Chapter 6: Mergers and Acquisitions: Strategic and Organizational Fit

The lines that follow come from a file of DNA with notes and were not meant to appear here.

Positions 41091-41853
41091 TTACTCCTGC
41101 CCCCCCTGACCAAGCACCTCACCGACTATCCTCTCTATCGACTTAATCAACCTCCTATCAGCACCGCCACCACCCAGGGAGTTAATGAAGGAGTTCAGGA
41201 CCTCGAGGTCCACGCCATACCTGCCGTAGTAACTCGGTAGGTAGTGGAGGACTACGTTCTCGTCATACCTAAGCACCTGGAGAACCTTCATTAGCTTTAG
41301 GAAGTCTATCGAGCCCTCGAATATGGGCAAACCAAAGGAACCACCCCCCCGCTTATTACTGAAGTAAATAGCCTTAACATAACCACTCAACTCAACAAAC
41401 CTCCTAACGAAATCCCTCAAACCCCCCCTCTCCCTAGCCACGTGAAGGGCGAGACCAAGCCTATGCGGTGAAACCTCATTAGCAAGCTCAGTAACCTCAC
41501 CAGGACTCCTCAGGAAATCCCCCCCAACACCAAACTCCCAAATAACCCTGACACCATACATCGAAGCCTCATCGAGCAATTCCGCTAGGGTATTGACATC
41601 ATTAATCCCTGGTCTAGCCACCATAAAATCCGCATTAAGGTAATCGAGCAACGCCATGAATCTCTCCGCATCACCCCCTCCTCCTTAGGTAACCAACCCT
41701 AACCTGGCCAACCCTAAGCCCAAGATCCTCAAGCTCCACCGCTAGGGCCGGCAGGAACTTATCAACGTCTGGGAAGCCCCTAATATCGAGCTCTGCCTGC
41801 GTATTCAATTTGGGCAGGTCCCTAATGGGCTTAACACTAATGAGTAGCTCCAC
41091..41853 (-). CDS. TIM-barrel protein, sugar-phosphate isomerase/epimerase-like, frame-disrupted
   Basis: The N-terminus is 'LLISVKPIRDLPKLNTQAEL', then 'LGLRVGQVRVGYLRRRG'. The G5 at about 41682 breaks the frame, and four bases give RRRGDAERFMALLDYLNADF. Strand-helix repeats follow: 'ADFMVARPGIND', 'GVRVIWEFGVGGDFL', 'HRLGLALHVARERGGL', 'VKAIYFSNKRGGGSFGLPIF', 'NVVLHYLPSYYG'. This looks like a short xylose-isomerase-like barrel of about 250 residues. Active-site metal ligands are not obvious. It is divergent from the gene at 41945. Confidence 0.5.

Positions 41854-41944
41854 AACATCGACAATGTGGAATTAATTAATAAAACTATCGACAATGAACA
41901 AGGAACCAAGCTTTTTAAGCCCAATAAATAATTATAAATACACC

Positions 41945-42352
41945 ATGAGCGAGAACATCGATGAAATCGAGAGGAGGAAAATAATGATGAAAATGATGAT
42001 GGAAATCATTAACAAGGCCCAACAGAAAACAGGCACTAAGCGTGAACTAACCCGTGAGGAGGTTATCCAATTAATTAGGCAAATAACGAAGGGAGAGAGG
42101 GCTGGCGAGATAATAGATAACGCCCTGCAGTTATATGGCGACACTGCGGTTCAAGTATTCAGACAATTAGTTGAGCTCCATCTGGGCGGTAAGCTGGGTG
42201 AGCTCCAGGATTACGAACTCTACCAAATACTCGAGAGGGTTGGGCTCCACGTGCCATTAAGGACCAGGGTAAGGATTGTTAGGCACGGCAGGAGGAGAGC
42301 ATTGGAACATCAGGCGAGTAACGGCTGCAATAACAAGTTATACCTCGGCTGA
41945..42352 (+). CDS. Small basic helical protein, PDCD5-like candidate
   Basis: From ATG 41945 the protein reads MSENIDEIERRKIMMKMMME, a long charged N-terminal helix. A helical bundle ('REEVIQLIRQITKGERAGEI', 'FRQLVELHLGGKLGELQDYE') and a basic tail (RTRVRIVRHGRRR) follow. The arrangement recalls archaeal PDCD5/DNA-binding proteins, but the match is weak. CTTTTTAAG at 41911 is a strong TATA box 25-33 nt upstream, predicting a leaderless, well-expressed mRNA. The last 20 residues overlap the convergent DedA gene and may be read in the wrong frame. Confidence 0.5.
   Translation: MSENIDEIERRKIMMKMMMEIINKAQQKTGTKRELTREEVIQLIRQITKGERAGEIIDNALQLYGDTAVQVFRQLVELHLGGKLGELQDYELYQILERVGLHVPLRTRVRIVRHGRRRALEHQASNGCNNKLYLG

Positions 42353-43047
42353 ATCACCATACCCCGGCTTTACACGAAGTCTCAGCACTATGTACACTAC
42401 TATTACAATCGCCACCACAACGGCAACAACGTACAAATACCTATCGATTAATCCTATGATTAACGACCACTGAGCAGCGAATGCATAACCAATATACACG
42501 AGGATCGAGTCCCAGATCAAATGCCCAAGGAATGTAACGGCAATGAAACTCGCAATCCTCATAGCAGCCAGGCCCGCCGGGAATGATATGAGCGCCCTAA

6. Mergers and acquisitions: strategic and organizational ﬁt? INTRODUCTION This chapter examines what happens to ﬁrms emerging out of a merger or acquisition (M&A). We claim that the match between merging ﬁrms, together with their prior acquisitive growth history, are crucial for the fate of the newly created organization. Organizational founding is typically associated with entrepreneurs, but many ﬁrms arise out of existing ﬁrms through spin-oﬀs or M&As. What sets the former classes apart from M&A is inheritance: the skills that endow an M&A-based ﬁrm originate from the parents, while de novo ﬁrms have to build capabilities from scratch. Whether new ﬁrms formed by the fusion of two existing ﬁrms beneﬁt from previously acquired assets hinges partly on the combination and commingling of previously separate bundles of resources. The question that we should ask is: Under what conditions will the combining of such bundles yield distinct beneﬁts for the new ﬁrm? When exploring the fusion of two ﬁrms, we should consider a couple of distinct aspects that researchers have addressed. During the 1980s and 1990s much of the concern has been with the degree to which diversiﬁcation and relatedness prevailed ex ante. Mergers were viewed as an event which could aﬀect the abnormal returns of the constituting ﬁrms, depending on whether they belonged to similar or diﬀerent sectors, for example two, three or four-digit SIC sectors. The greater the relatedness as inferred by the similarity of sectors, the more the...
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